The new IT structure won’t have an impact on the majority of taxpayers
In the Union Budget, finance minister Nirmala Sitharaman, with great flourish, announced a new personal income tax structure. This was touted as yet another “significant reform” that would simplify the income tax regime.
Currently, there are three tax income tax rate slabs, there will be six in the new structure. There are exemptions for savings and home loans, there will be none in the new structure, in lieu of reduced income tax rates. There is one income tax framework now. Going forward, there will be an option between the old and the new structure. Sitharaman claimed that this ‘new and simplified’ personal income tax regime will bring ‘substantial benefit’ to a ‘vast number of middle-class Indians’.
Predictably, the media latched on to this as the most important announcement in the budget. After days of ceaseless commentary and analysis, questions were raised -- is this new income tax structure actually beneficial to the working class, will it be possible to switch from one structure to another every year, does one need to forego all exemptions to avail of the lower tax rate, will this impact home ownership and so on.
Subsequently, the revenue secretary of the finance ministry, in an interview, sought to clarify. He claimed that “the Finance Ministry has analysed income tax data of 58 million people and that 70% of taxpayers will benefit from this new income tax structure”. Ms.Sitharaman has also touted publicly that a ‘vast number of taxpayers’ will benefit from this new tax structure. While the finance minister and her officials have greater access to better information and data than most others, the claim that 70% of people will benefit from the new income tax structure sounds suspect and misleading.
As per income tax data made publicly available for the assessment year 2018-19, there were 55 million (5.5 crores) individuals who filed an income tax return. The income tax department has made available aggregate data of gross income, different types of income, ‘returned income’ and actual income tax paid by these 55 million income tax filers in 2018-19. Returned income refers to the income that will be used for tax computation after availing tax exemptions. This data can be analysed to estimate how many income tax filers have taken benefits of the income tax exemptions and by how much. Using this, it is possible to infer how many people will be impacted by the new income tax structure.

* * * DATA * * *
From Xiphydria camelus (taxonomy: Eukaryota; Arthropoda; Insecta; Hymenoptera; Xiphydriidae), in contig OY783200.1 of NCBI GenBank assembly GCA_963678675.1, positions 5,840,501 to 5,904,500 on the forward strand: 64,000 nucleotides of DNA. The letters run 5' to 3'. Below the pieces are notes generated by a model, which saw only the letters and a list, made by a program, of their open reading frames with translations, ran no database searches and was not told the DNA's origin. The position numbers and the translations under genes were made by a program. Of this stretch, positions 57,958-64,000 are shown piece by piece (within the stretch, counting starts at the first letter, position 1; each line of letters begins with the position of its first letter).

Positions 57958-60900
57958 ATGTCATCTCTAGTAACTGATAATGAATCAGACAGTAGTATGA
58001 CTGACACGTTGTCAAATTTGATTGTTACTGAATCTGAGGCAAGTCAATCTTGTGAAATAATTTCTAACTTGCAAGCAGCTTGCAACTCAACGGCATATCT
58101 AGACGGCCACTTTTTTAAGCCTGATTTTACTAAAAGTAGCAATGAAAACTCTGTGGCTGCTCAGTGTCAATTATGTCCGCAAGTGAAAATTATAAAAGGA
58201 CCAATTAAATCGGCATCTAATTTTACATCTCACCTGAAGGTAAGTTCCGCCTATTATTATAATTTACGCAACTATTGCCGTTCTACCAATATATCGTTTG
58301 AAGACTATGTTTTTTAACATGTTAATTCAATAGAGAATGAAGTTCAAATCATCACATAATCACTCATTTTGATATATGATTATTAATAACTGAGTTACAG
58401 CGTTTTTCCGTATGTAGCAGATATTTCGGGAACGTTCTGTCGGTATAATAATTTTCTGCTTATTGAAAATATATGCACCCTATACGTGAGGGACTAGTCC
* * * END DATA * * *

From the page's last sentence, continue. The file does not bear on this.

Individuals that earn less than five lakh rupees a year will be exempt from income tax in both the old and the new regimes. Forty-one (75%) of the 55 million reported a returned income of less than five lakh rupees. In other words, 75% of income tax filers in 2018-19 were not required to pay any income tax, either with tax exemption benefits or without. Which then implies that 75% of income tax filers will not care about the ‘new and simplified’ income tax structure. It is then unclear how the finance minister and the revenue secretary made the startling claim that more than 70% will benefit from the new structure when data shows that 75% of them will not even be impacted by the new tax regime.
Next, for people earning more than Rs 15 lakh a year, there is no change in tax rates between the old and the new structure. Which means people in this income category will be ambivalent between the two structures since their tax rates do not change. As per the 2018-19 data, roughly 5% of all income tax filers reported gross income of more than Rs 15 lakhs a year and hence will not be bothered by the new tax structure.
So, in total 80% (75%+5%) of income tax filers of 2018-19 will not benefit from the new structure and will remain agnostic between the old and the new.
Of the remaining 20% of all income tax filers that could potentially be impacted by the new structure, nearly three-quarters of them paid an average amount of Rs 23,000 in income tax, after exemptions. For a person paying just Rs.23,000 annually in income tax, the new structure with a five or ten percentage point reduction in tax rates in lieu of foregoing exemptions will not generate any significant savings.
Hence, 80% of income tax filers will not be impacted by the new structure and another 15% will not see any significant savings benefits. That makes it 95% of all income tax filers of 2018-19. Which then means, as per this analysis, the new income tax structure will be of significant impact to just three million (5%) out of the total of fifty-five million income tax filers of 2018-19.
It is baffling that the finance minister and her Revenue Secretary claimed that more than 70% of income taxpayers will benefit from the new structure. Unless, they are indulging in word play between income tax “filers” and income tax “payers”. That is, they are perhaps referring only to the tiny fraction of people that pay substantial income tax, and claimed that 70% of this tiny fraction will benefit from the new structure. Which is obviously a misleading, mischievous and a hollow claim to grab headlines, a habitual practice of the current government.
Praveen Chakravarty is a political economist and a senior office bearer of the Congress
The views expressed are personal